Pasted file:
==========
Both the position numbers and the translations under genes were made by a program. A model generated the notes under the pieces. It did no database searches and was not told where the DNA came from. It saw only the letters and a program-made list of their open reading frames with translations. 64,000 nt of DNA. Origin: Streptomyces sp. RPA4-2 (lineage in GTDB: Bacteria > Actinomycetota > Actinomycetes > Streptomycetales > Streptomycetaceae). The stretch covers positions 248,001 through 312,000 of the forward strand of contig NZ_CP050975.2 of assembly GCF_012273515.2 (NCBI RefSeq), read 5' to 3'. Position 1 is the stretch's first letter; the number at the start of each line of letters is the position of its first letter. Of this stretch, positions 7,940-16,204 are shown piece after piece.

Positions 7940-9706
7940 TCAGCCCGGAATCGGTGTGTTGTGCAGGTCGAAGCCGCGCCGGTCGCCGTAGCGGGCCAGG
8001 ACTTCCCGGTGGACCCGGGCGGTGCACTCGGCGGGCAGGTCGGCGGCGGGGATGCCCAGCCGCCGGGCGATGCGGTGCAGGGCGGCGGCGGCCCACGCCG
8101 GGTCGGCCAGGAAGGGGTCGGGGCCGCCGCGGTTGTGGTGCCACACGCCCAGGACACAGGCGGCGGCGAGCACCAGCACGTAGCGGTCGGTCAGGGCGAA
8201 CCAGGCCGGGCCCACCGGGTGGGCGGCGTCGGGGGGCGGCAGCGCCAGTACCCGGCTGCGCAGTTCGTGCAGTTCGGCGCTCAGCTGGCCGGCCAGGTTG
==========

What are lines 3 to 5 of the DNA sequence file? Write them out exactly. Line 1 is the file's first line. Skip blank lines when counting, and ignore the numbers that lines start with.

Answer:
7940 TCAGCCCGGAATCGGTGTGTTGTGCAGGTCGAAGCCGCGCCGGTCGCCGTAGCGGGCCAGG
8001 ACTTCCCGGTGGACCCGGGCGGTGCACTCGGCGGGCAGGTCGGCGGCGGGGATGCCCAGCCGCCGGGCGATGCGGTGCAGGGCGGCGGCGGCCCACGCCG
8101 GGTCGGCCAGGAAGGGGTCGGGGCCGCCGCGGTTGTGGTGCCACACGCCCAGGACACAGGCGGCGGCGAGCACCAGCACGTAGCGGTCGGTCAGGGCGAA